AAAI'14 Tutorial SA3: SAT in AI: high performance search methods with applications

Tutorial at the AAAI'14 conference

Sunday July 27, 2014 at 9:00am - 1:00pm, Québec City, Québec, Canada

Presenter: Jussi Rintanen

Tutorial presentation (PDF)

Algorithms for the satisfiability problem (SAT) and its close relatives and extensions such as #SAT, MAX-SAT, SAT modulo Theories (SMT) and their quantified variants (QBF, SSAT) are important in solving problems in several subareas of AI, including machine learning, probabilistic reasoning, diagnosis and planning. SAT and its extensions are also a dominant approach to solving central problems in other areas of Computer Science, for example in Computer Aided Verification.

The tutorial presents the most important variants of the SAT problem, the technology behind high-performance solvers for them, and their most important applications in artificial intelligence. Theoretical background for different SAT variants and their use is presented, but the focus of the tutorial is in their concrete application in solving some of the hardest problems arising in constructing and managing intelligent systems.

  1. Introduction
    1. Historical background
    2. SAT and NP-complete problems in AI
    3. Applications of SAT in Computer Science
  2. Basic SAT algorithms
    1. the Davis-Putnam-Logemann-Loveland procedure, Conflict-Driven Clause Learning, stochastic local search
    2. preprocessing techniques
    3. SAT solvers
  3. SAT applications: Reasoning about actions and change
    1. Planning
    2. Diagnosis
    3. Model-checking
  4. #SAT and model-counting, MAX-SAT, and Stochastic SAT (SSAT)
    1. model-counting, the complexity class #P
    2. MAX-SAT
    3. SSAT and stochastic satisfiability, relation to QBF
    4. #SAT application: Most Probable Explanations with Bayesian networks
    5. SSAT application: Maximum a Posteriori Hypothesis (MAP) with Bayesian networks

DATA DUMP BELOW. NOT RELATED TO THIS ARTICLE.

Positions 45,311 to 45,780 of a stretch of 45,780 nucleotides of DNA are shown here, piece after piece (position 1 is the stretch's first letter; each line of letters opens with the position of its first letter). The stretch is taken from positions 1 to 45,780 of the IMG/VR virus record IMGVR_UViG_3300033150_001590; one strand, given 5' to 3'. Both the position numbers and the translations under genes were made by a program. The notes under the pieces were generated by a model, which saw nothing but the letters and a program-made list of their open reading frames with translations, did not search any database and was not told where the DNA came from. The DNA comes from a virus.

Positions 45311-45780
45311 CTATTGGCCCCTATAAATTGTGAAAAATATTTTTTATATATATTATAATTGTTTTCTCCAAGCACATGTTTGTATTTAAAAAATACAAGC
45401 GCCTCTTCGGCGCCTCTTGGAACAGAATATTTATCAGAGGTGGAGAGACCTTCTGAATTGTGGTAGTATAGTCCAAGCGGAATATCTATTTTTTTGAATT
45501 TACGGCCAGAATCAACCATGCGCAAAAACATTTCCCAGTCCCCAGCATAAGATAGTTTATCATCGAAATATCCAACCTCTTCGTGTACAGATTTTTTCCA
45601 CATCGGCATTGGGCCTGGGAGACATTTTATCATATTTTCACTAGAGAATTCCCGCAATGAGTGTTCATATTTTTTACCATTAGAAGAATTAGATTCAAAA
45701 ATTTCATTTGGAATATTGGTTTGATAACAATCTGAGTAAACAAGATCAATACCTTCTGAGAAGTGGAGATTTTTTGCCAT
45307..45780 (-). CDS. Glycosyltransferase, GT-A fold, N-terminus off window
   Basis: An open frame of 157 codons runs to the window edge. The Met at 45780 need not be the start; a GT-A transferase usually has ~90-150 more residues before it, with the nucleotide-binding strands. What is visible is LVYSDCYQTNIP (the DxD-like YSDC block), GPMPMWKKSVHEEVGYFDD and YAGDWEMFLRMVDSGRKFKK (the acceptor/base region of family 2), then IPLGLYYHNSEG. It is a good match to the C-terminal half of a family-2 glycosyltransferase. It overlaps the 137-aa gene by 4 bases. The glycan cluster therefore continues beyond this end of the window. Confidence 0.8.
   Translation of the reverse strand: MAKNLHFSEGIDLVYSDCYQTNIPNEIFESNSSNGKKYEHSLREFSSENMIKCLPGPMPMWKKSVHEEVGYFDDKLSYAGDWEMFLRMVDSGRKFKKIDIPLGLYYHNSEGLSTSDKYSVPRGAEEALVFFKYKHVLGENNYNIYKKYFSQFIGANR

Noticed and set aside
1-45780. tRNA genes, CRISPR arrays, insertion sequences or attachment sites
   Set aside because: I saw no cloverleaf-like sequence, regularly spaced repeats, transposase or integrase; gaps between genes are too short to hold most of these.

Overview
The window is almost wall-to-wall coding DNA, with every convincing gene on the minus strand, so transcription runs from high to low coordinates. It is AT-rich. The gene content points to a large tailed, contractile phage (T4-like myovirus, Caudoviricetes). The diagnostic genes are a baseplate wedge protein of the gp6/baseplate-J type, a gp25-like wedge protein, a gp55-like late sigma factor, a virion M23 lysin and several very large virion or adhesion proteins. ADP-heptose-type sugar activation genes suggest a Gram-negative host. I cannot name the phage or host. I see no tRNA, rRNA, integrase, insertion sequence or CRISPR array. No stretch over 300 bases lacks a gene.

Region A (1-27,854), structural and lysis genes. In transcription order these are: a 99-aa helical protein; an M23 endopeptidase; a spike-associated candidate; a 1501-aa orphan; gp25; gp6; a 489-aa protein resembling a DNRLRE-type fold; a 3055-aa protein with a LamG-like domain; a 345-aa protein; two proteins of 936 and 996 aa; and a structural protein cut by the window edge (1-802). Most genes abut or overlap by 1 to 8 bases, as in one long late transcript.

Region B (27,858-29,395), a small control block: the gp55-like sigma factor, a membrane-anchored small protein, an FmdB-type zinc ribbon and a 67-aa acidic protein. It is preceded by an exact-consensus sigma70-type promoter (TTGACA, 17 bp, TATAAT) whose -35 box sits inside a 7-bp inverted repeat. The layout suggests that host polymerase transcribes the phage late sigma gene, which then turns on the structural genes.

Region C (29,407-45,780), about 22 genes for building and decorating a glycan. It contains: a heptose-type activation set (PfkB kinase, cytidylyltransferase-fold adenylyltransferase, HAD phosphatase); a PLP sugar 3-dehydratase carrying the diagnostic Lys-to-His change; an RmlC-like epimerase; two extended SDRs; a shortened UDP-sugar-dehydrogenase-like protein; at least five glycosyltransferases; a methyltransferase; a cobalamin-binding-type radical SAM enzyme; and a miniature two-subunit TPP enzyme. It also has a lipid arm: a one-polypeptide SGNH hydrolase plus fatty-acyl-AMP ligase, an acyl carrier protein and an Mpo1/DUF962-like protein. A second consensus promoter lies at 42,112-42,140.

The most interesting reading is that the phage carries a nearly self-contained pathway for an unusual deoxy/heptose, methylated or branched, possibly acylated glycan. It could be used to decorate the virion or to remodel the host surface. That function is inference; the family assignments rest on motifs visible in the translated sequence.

6. MAX-SAT application: structure learning for graphical models
    7. SSAT application: probabilistic planning
  5. SAT modulo Theories
    1. Boolean satisfiability and arithmetic reasoning
    2. extensions of SAT algorithms to SMT
    3. relation to other formalisms: Mixed Integer Linear Programming MILP, ...
    4. application: reasoning with time and resources

Target Audience

The target audience consists of AI researchers interested in the state-of-the-art in combinatorial search methods formalized in modern algorithms for SAT and its variants as well as the application of these algorithms in solving important problems in various areas of AI. The tutorial is intended for the general AI community audience and only assumes basic knowledge in AI and the propositional logic. The objectives best served by the proposed tutorial are the following. The tutorial assumes minimal prerequisite knowledge. Knowledge of the classical propositional logic and of the basic search algorithms in AI are sufficient.

Interest to AAAI Audience

Forms of reasoning embodied in SAT and its extensions are fundamental in the constructing and analyzing intelligent systems. The focus of the tutorial is in the algorithmic basis of different SAT variants, as well as their role in efficiently solving a wide range of central problems in AI, stretching from state-space reachability problems such as planning to probabilistic reasoning and machine learning. NP-hard constraint satisfaction and optimization problems arise in most areas of AI, making SAT a reasoning task of a high relevance to a large range of AI researchers.

Supplementary material